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A CurtainUp London London Review

You're saying he's honest, you're saying he's decent but you're not saying he's innocent! — Tom Watson journalist said to Mrs Lucille Frank
Alastair Brookshaw as Leo Frank
(Photo: Annabel Vere)
What is amazing about Parade is that Alfred Uhry, the author of the book of the musical, is the great nephew of the man who owned the pencil factory that Leo Frank (Alastair Brookshaw) managed in 1913 in Atlanta, Georgia. This is a part of Uhry's family history and maybe why the case has the ability to capture the imagination of its audience today. It is a story of a man who, out of his usual environment, and in a marriage that was far from ideal, found himself a victim not only of Anti-Semitism but also of the North South divide 50 years after the Civil war had set American against American.

People continue to argue today about the rights and wrongs of the case against Leo Frank: there is opinion on both sides although most are convinced now of his innocence, but what ultimately happened to him was wrong by any moral code. Leo Frank was the victim of knee jerk, mob violence more usually doled out to black men accused of raping whites. The main evidence against Leo Frank comes from the black sweeper Jim Conley powerfully sung here by Terry Doe. We are told that this was the first time in the South that the word of a black man convicted a white man.

Parade is a deeply moving musical, dark and penetrating, very different from the schmaltzy or sentimental themes of others of its genre but all the more satisfying for that. I saw it first at the Donmar Warehouse a few years back and now gladly see it revived at the intimate Southwark Playhouse on a narrow traverse set bringing the audience into close proximity with the players. It is divinely sung throughout from the picture framing opening of the young war hero from 1865 (Samuel J Weir), with a fest of Confederate flags, singing "The Old Red Hills of Home" to his sweetheart. The simplicity of the set still allows for a balcony and a prison at the edges.

There are emotional highpoints to the show. One is undoubtedly the funeral of the 13 year old Mary Phagan (Jessica Bastick-Vines) with her coffin carried by other young girls. Hugh Dorsey (a handsome Mark Inscoe playing a ruthless man) prosecutes with the governorship of Georgia as the intended prize of his political ambition. The girls are carried along in a Witches of Salem type hysteria: "his eyes get big, my face gets red, and I want to run away . . " they sing and this segues into one of my favourite numbers from this show, the jaunty "Why Don't You Come Up to My Office?"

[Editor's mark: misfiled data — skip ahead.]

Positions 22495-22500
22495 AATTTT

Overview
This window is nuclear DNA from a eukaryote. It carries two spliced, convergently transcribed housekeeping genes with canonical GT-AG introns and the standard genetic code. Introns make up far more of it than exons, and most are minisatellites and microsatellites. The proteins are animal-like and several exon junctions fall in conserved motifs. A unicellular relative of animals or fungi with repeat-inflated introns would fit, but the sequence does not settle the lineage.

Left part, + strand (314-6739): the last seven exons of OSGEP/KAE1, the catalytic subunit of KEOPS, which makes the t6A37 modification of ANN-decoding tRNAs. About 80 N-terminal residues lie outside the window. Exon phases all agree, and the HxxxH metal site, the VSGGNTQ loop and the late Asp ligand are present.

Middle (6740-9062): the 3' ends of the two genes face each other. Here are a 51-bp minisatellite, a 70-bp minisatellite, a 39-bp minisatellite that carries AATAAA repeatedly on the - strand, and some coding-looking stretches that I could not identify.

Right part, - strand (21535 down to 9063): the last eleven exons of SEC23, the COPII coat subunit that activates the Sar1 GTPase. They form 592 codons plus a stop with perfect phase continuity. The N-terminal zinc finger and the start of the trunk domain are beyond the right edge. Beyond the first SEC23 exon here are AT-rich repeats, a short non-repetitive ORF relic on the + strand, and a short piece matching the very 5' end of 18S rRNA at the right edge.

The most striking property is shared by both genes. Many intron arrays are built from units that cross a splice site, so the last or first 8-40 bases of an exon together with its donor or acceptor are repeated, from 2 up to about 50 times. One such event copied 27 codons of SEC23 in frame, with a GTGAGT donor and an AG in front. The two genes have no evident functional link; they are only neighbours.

Alastair Brookshaw plays Leo Frank. Tightly held in, slight of stature and pernickety, Frank isn't the kind of man you naturally warm to but it is a super acting performance and Brookshaw's tenor voice is excellent. It was Leo Frank's "odd demeanour" which made the police suspicious when they went to his house and asked him to open up the factory. Playing his wife Lucille, Laura Pitt-Pulford has a voice as strong as Lucille's conviction of her husband's innocence. The beautiful melody, "All the Wasted Time" sees her with her husband allowed some time together in the jail after his reprieve.

The staging of the lynching is the only point at which we remember this production is on the fringe but even so the life sized drop curtain of one of the authentic photographs taken by those present in Marietta is disturbing. Full marks to Southwark Playhouse for giving Londoners another opportunity to see, what is for my money, the very best musical of the last decade of the last century.

Steve Oney worked for 17 years researching the case of Leo Frank. His 2003 book And the Dead Shall Rise - The Murder of Mary Phagan and the Lynching of Leo Frank is the result. The memorial at the site where Leo Frank was lynched reads

Leo Frank 1884 -1915
Wrongly accused, Falsely convicted
Wantonly murdered, Pardoned 1986.

There are those who still, in the defence of the murdered little girl, proclaim Leo Frank's guilt. Here from the Atlanta Journal, a different epitaph:
"On Thanksgiving eve 1915, a few months after Frank was hanged, the Ku Klux Klan held its first modern-era cross-burning atop Stone Mountain, several miles east of Atlanta. Three members of the lynching party were present."

See Elyse Sommer's review in New York for the complete song list and many more details about the history of the case here.

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Music and Lyrics by Jason Robert Brown
Book by Alfred Uhry
Co-conceived and directed on Broadway by Harold Prince
Directed by Thom Southerland

Starring: Alastair Brookshaw, Laura Pitt-Pulford, Mark Inscoe, Terry Doe
With: Kelly Agbowu, Simon Bailey, Jessica Bastick-Vines, Michael Cotton, Natalie Green, David Haydn, Abiona Omonua, Samantha Seager, Victoria Serra, Samuel J Weir
Choreography by Tim Jackson
Design: John Risebero
Musical Director: Michael Bradley
Musical Supervisor: Ian Vince-Gatt
Sound: Theo Holloway
Lighting: Howard Hudson
Running time: Two hours 30 minutes including one interval
Box Office: 020 7407 0234
Booking to 17th September 2011
Reviewed by Lizzie Loveridge based on 16th August 2011 performance at The Vaults, Southwark Playhouse, Shipwright Yard, Corner of Tooley Street and Bermondsey Street, London, SE1 2TF (Rail/Tube: London Bridge)

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